Is My Baby Getting Milk?
This is a foremost concern of most new breastfeeding parents. When we monitor and measure every other aspect of our babies’ lives, especially in the first few weeks, it can be frustrating to be in the dark about how much milk they’re getting.
Pre and post test weights are sometimes used to gain insight into breastfeeding success, but I have often seen these practises lead to feelings of inadequacy and anxiety for the breastfeeding parent. These tests also ignore the fact that breastfeeding is about so much more than simply the amount of breastmilk.
Why the Amount of Milk Doesn’t Really Matter
I eat the same breakfast almost every morning: two packets of oatmeal, a piece of fruit, and an Earl Grey tea. Some days this breakfast takes me straight through until lunch, while on other days I’m gobbling up every snack in sight before noon rolls around. The same is likely true for you. Our hunger needs change from day to day, and also throughout each day. The same is true for babies.
If your baby is still hungry after a feeding, it doesn’t matter if they got 60 g or 160 g during the feed. Since they are the only ones who know if they’ve gotten enough, it is our job to ensure they spend the feeding actually drinking, and to watch their behaviour to know when they are satisfied.
Why Drinking at the Breast Does Matter
When a baby spends more time at the breast nibbling than drinking, there can be a number of unexpected results:
- The baby may fall asleep before they are full, especially if they are younger
- The baby may pull, bite, twist, or hit the breast, especially if they are older
- The baby may lose their deep latch, slipping down to the nipple and causing pain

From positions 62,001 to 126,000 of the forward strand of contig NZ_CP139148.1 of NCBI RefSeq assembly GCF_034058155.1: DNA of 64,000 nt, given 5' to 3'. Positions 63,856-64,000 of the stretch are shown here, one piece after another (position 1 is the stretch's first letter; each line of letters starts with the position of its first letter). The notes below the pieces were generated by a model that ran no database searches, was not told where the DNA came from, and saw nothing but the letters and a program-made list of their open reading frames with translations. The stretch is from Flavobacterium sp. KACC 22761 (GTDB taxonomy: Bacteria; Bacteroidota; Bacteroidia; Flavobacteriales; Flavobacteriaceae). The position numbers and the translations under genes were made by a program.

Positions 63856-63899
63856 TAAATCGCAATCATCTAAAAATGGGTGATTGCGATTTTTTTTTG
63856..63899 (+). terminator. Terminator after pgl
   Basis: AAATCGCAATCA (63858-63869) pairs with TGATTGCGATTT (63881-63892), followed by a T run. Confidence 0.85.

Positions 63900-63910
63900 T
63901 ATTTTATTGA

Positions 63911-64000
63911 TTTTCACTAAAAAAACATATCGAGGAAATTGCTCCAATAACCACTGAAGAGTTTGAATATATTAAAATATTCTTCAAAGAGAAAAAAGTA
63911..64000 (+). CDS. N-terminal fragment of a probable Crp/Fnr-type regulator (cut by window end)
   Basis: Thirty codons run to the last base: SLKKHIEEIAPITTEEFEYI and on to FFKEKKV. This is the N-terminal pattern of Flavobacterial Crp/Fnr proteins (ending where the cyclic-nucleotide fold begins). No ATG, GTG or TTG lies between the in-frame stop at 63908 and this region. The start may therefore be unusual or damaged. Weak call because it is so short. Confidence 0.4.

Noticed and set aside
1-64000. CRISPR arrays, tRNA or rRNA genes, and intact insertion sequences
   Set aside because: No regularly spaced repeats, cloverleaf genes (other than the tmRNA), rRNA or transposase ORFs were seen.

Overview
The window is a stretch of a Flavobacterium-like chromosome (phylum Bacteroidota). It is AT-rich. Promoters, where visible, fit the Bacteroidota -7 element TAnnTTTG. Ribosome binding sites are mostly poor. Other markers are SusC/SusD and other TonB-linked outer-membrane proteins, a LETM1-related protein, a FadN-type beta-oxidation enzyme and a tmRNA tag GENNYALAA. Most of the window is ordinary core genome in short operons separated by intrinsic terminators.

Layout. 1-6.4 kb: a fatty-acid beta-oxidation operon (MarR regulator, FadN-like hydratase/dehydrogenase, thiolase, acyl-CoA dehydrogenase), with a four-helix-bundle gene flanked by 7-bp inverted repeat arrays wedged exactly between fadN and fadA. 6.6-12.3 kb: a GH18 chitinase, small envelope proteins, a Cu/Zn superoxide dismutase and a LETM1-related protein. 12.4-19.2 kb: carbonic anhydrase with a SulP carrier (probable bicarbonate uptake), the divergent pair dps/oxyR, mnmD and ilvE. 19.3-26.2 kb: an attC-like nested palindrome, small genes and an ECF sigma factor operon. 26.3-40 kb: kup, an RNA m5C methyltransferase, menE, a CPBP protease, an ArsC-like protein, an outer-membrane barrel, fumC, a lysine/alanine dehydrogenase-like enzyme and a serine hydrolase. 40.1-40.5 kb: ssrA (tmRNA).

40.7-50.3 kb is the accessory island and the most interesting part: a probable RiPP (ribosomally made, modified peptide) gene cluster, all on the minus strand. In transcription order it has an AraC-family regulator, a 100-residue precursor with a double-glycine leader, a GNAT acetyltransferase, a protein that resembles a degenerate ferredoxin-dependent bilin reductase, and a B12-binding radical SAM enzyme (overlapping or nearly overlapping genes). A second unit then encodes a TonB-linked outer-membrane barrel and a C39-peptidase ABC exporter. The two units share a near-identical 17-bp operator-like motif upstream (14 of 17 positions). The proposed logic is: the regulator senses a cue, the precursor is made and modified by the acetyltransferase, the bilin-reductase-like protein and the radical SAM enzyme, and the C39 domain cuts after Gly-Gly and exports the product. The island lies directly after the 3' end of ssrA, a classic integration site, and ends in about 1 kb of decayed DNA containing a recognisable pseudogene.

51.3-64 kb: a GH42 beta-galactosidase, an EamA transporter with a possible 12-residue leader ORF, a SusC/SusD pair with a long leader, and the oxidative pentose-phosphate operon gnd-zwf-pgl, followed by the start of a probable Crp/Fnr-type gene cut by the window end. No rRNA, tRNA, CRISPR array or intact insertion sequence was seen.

- The feedings may take a long time
All of these outcomes contribute to inefficient feedings where the baby gets less breastmilk than they otherwise could.
How to Know Your Baby is Drinking at the Breast
We can know when a baby is getting milk at the breast by watching their chin. When they are stimulating the letdown by sucking we see frequent, short sucks, which I sometimes refer to as nibbles. When a baby is nibbling they are asking for milk, but not getting it in large quantities. When they do get a mouthful of milk we see their jaw move down lower, and hang for a pause before it closes again. This is a mouthful and a swallow.
In the video above you can see a baby sucking and drinking at the breast. There are visible drinks at 13, 15, 18, and 21 seconds, and in general every 2-3 seconds thereafter. If you look closely, you can even see a drink at 3 seconds before the baby’s hand is moved out of the way.
Why is it Important to Know Sucks vs Drinks?
By knowing to look out for the pauses in the chin, we can tell when the baby is getting milk, and also when they are not. Knowing when your baby has stopped drinking allows you to manage the breastfeeding session in an informed way, and confidently take measures to increase drinking again. I have found that this method can sometimes be more reliable than listening for swallows, because it works even if you are out and about in a loud location.
This knowledge really hit home for me a few months ago. On an observation day at a hospital I watched a mother breastfeed her jaundiced baby for a pre and post feed test weight. She latched him on and the nurse watched the clock. I could see that the baby was nibbling the whole time, with no obvious drinks. The mother was dismayed when the scale suggested what I already knew: that her son didn’t get much milk during that feeding. I was dismayed that nobody taught her how to know if her baby was drinking, and more importantly, what to do when he wasn’t!
What to do When Your Baby isn’t Drinking
Great! You can tell when your baby is drinking vs nibbling, but now you need to know what to do about it! Read my post on breast compressions here to keep your baby drinking at the breast.